You might not know how to create a good narrative hook, but if you’ve ever read a book you ended up finishing, you know the power of being able to motivate the reader into reading onward. Really, once the reader is past the first few pages you’ve passed the first big hump, and you can congratulate yourself on prey well-caught. (but then there’s keeping the prey, but more on that later)
So you’re looking for a great narrative hook. Something that will grab the reader’s attention and force it down into the page until they are unable to look up. They are compelled to finish the story (and, hopefully, buy copies for all of their friends and extended family).
But how do you pull this off? Well, one of the difficulties that presents itself when trying to create a narrative hook is that the reader has no investment in the story in the very beginning. You assume they want to be told a tale (otherwise they wouldn’t have picked up your book), but at the beginning you have no characters that the reader is attached to, no villains that the reader desperately wants dead, and so on. You have no leverage on the reader, so to speak.
In addition, if you can’t manage to draw the reader in within the first couple of pages, they will probably drop your book in favor of some highly-acclaimed series like The Wingfeather Saga. You’ve got to find some way of grabbing your reader’s attention in a viselike grip and keeping it there until the end.
Okay. Let’s start at the basics of reader interest: what kind of things is the reader interested in? Well, the reader likes to hear stories of danger, of battle. Stories of wars, of heists, of high-speed chases, of desperate battles, of rickety relationships, of plucky underdogs pressing their luck. What’s the keyword in all of this activity? Conflict.
Conflict is what motivates your story. It’s what moves characters to act. It makes the world change. Fortunately, it also excites the reader and encourages them to keep reading. But, as I said before, at the very beginning of the book it’s not as if you have this much-beloved character whom the reader is invested in that you can put in danger, because the reader doesn’t know anything about your story yet. You have very little leverage.
As such, you’re going to want to introduce a very simple (but still pressing and dangerous) conflict for a character to deal with early on. Have the book start out in the midst of a great disaster or dangerous battle, and make it clear to the reader what’s happening: there’s a guard lowering his lance to stab the hero, a terrorist draws his weapon and starts toward a group of frightened civilians, enemy fighter jets incinerate a few houses.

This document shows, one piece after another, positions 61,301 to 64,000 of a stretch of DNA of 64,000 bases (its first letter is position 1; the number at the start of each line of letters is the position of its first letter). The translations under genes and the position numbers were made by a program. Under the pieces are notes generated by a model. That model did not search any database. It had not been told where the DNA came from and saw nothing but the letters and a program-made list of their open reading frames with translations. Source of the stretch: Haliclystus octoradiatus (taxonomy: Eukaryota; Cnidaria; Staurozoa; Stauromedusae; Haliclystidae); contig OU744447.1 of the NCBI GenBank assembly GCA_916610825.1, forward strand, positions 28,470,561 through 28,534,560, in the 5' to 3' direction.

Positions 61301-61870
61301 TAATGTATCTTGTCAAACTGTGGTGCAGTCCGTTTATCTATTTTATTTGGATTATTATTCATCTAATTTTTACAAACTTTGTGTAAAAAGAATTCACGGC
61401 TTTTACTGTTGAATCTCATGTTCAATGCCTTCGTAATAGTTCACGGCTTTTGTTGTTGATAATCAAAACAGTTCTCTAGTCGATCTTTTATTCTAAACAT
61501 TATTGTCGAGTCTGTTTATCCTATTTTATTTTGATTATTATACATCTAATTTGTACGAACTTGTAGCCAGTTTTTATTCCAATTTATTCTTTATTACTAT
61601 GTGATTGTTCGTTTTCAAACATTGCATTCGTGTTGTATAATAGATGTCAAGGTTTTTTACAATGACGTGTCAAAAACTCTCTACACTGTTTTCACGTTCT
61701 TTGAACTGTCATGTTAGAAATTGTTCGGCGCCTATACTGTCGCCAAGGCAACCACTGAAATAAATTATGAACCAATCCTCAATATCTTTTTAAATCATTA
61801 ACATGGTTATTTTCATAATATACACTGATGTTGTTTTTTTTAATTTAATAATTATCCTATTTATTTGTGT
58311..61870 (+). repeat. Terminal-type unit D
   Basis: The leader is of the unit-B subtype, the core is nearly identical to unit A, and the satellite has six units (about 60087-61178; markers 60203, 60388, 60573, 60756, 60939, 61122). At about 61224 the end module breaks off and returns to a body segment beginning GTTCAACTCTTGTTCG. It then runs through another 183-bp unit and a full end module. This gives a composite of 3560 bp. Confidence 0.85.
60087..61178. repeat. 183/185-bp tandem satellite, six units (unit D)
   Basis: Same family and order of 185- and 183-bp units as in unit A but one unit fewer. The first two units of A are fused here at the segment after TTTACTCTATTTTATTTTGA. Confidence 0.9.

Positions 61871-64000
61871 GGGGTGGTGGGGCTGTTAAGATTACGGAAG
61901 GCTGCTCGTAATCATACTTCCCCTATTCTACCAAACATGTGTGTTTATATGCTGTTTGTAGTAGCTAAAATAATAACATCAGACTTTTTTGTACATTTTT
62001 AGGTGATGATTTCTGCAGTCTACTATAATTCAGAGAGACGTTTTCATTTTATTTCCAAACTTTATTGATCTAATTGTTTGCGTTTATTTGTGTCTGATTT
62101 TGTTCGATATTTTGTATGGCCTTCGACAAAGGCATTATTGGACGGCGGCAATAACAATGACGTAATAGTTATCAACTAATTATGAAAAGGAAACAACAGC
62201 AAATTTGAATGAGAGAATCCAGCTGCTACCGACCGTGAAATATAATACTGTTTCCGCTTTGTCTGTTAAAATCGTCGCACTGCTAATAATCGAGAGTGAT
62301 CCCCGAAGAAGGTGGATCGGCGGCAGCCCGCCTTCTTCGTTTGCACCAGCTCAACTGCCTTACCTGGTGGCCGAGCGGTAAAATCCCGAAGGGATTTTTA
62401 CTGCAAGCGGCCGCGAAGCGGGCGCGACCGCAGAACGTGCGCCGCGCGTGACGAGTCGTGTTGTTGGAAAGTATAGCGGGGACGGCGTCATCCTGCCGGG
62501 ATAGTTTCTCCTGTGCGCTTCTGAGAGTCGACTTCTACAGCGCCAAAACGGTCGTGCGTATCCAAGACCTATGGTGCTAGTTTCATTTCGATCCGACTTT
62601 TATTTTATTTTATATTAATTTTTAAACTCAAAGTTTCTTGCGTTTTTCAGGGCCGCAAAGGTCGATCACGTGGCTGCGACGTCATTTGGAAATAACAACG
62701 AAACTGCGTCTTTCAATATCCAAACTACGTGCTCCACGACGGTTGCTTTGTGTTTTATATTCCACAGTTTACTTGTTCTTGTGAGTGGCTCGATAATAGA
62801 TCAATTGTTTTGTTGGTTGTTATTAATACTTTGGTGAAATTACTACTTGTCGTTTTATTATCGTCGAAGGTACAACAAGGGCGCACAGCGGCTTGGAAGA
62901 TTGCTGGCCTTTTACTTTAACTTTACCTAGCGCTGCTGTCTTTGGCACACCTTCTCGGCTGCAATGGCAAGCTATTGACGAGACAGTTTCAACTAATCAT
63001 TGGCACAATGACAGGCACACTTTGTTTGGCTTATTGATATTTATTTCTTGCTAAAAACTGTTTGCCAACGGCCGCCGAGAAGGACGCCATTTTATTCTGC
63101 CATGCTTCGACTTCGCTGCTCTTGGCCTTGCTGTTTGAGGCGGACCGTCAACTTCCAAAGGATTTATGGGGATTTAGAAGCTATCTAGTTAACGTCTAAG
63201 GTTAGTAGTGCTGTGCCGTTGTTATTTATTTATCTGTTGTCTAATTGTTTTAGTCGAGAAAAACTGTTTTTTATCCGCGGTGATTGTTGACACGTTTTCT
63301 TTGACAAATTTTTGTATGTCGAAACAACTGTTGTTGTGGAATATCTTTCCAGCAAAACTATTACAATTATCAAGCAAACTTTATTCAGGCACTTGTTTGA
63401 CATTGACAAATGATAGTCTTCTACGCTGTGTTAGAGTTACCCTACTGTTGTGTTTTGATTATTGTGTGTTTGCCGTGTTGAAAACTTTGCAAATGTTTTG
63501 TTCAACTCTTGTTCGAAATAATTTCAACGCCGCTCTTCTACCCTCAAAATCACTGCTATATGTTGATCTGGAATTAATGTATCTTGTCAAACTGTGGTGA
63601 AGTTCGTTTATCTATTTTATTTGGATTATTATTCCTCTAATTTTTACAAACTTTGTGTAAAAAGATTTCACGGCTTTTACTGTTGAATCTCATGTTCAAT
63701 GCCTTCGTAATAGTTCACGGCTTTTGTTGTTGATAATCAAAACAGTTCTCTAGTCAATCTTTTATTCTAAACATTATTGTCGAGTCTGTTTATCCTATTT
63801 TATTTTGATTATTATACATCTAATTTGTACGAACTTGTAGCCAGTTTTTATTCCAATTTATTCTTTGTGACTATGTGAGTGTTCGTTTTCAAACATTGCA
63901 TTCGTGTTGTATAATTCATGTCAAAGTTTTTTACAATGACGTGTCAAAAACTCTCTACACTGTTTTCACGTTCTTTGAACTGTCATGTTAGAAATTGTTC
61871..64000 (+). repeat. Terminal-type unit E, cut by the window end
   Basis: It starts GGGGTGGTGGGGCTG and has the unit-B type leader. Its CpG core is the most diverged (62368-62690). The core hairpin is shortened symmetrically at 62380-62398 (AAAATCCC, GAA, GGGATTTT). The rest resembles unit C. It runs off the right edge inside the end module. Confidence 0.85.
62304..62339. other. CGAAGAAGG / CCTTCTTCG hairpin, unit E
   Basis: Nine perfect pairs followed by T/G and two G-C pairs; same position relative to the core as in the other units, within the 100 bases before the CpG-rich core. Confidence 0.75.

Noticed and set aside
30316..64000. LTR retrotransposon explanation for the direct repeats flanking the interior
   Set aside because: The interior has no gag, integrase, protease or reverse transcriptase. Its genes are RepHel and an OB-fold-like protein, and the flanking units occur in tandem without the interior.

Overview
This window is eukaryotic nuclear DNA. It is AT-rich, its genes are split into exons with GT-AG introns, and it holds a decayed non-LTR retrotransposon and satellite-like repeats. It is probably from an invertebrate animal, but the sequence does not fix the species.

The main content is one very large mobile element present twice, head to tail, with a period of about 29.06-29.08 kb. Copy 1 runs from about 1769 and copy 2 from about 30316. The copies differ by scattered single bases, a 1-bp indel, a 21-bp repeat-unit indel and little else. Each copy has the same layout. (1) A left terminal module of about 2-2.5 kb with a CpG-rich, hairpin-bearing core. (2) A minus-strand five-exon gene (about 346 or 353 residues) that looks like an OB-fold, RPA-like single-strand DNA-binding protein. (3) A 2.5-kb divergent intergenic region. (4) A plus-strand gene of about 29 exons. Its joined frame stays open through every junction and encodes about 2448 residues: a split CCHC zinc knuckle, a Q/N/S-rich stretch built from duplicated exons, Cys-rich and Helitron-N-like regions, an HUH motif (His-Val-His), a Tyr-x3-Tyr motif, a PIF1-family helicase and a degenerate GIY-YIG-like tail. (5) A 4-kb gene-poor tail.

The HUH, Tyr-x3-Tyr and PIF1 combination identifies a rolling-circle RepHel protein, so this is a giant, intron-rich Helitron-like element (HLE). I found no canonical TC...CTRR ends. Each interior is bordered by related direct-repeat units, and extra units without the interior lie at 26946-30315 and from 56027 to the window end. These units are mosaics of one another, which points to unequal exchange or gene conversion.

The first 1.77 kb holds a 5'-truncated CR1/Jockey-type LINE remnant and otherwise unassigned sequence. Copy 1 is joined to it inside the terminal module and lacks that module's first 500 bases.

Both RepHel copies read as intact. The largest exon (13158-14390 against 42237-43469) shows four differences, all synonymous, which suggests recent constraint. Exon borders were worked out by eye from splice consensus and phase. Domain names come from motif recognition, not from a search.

You want the reader to think that they’re not wasting their time by reading your book. How can a reader waste their time when there’s obviously something important happening? The main hero, a pirate captain, is about to be hanged, and he’s waiting for his untrustworthy First Mate to break him out of prison only minutes before his execution. Never mind about the dishes! This really matters!
See what I mean? If you can get the reader to say, “this is important right now”, then you’ve got their attention. The more invested they are in the characters, the more the conflict matters to them. If you’re emotionally invested in the charming vigilante pirate who had an abusive father and a rotten childhood, then the conflict that this character undertakes is (in a way) personal for you. It not only matters to the character, it matters to you.
Having this sway over the reader is important. You must convince them that the characters are relatable and interesting and the conflict heavily concerns them, and you must do so within the first couple of pages. It doesn’t matter if the story gets interesting later on: the reader’s never going to get to that part if they get bored with the first couple of pages.
So your goal within the first couple of pages is to do the following: introduce likable, interesting, and relatable main characters into a setting that’s fraught with danger and conflict. Since you can’t resolve the conflict within the first few pages, the reader feels compelled to read on to find out what happens to Captain X (spoiler alert: he’s kidnapped by the Ebon Priests, a dark cult of sorcerers bent on revenge before his first mate is able to save him)
Once you do that, you can launch into the story and start processes of world building, further defining the setting, introduce other characters, and heighten the conflict further. However, once you’ve got the reader, it’s easier to keep your hold on them, but losing your grip is fatal.
The #1 way to keep a hold on your reader is to entertain them with further conflict. Create promises for the future: build on the first thing that got the reader hooked and escalate until you reach a pinnacle of suspense, from with you resolve the story. But once you’ve reached the end, you’ve completed the journey…and so has the reader.
Good luck, and happy writing!
Be sure to check out my latest novel, Book 1 in the Praetors of Lost Magic Series, and our Publications page. Until then, writers!